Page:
The Empathetic Civilization: I, Me, Mine
We have just experienced the hottest ever Jan-Apr period in the temperature record, as well as the hottest April, and a new record 12-month global temperature. While short term records such as this are not “proof” or even necessarily evidence of climate change, they are certainly consistent with it.
Yet even as the obvious changes in weather are accelerating, the will to act on it seems to be slowing down. Recent polls suggest that the public is increasingly divorced from reality as so-called “climate skepticism” increases. We need radical action more than ever, and it seems more and more unlikely that we are going to get it.
Which question do you ask yourself when thinking about our numerous social and political challenges? Is it “Is change possible?”, or “how do we bring about the necessary change?” Naturally the latter depends on the belief that change is possible, and so it seems necessary to answer the former first. Unfortunately the two are usually not the simple sequence of logical thought, but rather reflect two entirely different mindsets.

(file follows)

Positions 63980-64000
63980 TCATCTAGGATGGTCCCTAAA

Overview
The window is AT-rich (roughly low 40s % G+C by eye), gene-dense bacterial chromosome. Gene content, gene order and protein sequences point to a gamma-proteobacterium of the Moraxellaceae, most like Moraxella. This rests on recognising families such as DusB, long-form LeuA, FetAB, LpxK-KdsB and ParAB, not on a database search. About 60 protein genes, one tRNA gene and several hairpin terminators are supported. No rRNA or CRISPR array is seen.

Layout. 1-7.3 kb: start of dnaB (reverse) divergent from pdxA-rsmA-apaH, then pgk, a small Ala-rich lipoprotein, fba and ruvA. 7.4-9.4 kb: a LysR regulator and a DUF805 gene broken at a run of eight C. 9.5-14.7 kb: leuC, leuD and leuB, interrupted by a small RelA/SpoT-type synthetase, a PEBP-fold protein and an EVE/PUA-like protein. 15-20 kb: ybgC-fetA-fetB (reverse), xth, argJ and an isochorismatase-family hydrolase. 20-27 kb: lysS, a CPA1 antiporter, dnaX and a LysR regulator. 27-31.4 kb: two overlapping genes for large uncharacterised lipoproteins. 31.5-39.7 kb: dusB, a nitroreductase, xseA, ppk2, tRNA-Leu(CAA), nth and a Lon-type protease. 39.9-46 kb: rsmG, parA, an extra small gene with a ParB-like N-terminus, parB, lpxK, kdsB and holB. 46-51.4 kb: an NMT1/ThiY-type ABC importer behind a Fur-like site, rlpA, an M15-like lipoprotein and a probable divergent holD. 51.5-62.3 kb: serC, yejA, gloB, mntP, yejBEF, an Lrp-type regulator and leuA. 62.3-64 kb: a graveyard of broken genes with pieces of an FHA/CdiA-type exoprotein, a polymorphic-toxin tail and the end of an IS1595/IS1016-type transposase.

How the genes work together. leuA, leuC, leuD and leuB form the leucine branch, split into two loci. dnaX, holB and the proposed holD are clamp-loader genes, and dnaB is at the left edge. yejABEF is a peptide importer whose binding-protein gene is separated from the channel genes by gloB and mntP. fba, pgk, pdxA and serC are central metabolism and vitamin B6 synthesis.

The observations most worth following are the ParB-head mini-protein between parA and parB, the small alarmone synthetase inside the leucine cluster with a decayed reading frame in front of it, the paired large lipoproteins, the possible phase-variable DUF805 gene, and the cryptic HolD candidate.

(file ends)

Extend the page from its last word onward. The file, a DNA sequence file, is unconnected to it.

Naturally if the desired change is possible then it follows that perhaps the person asking the question should do something to bring it about. Deciding that the required change is not possible is the easiest and laziest of the types denial, but it can and often does also speak to a deep sense of dis-empowerment.
Asking the question in it’s first form is necessary for someone who wishes to avoid taking action because it is then possible to consider only a handful of simplistic “solutions” and dismiss them as unworkable. Someone seriously asking the question will begin with “how can we bring about the needed change?” because this leads to a broad exploration of possible approaches.
The possibility of change inevitably comes around to the question of what people are willing to do. To the person expressing dis-empowerment the answer is inevitably “People won’t/don’t …. “ often coupled with some form of “People are greedy/apathetic/ignorant etc.” Certainly the daily news seems to confirm this rather jaded view of humanity, as does much of day to day experience.